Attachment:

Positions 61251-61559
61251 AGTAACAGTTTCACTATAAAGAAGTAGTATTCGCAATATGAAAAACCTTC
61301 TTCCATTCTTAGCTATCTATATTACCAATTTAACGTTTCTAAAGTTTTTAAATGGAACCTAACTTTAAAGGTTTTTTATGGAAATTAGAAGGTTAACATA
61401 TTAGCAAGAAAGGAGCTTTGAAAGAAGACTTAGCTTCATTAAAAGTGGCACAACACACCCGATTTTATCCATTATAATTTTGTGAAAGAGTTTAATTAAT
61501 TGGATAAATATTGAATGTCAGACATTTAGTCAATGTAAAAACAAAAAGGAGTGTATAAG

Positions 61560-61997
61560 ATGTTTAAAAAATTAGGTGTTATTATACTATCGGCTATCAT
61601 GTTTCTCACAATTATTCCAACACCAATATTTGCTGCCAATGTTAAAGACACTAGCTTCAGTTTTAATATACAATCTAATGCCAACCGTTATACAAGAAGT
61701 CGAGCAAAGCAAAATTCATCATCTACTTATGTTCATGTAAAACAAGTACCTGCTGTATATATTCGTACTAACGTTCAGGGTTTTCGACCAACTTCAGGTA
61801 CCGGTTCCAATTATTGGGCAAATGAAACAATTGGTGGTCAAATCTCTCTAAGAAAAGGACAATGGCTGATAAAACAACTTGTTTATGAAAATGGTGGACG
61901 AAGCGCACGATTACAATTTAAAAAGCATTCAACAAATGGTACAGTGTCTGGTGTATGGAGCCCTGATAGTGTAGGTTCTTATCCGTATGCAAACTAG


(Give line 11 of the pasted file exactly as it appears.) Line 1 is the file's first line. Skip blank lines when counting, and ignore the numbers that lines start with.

61901 AAGCGCACGATTACAATTTAAAAAGCATTCAACAAATGGTACAGTGTCTGGTGTATGGAGCCCTGATAGTGTAGGTTCTTATCCGTATGCAAACTAG